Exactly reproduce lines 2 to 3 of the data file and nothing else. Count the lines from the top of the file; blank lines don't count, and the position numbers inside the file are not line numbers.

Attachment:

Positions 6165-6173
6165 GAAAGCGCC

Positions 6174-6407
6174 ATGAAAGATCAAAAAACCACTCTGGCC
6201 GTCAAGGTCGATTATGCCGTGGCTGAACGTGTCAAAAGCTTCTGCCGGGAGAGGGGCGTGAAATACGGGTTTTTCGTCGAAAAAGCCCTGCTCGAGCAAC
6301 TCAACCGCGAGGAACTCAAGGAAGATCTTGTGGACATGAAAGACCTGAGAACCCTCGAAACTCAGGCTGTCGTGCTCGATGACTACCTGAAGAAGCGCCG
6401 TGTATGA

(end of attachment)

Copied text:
6165 GAAAGCGCC

Positions 6174-6407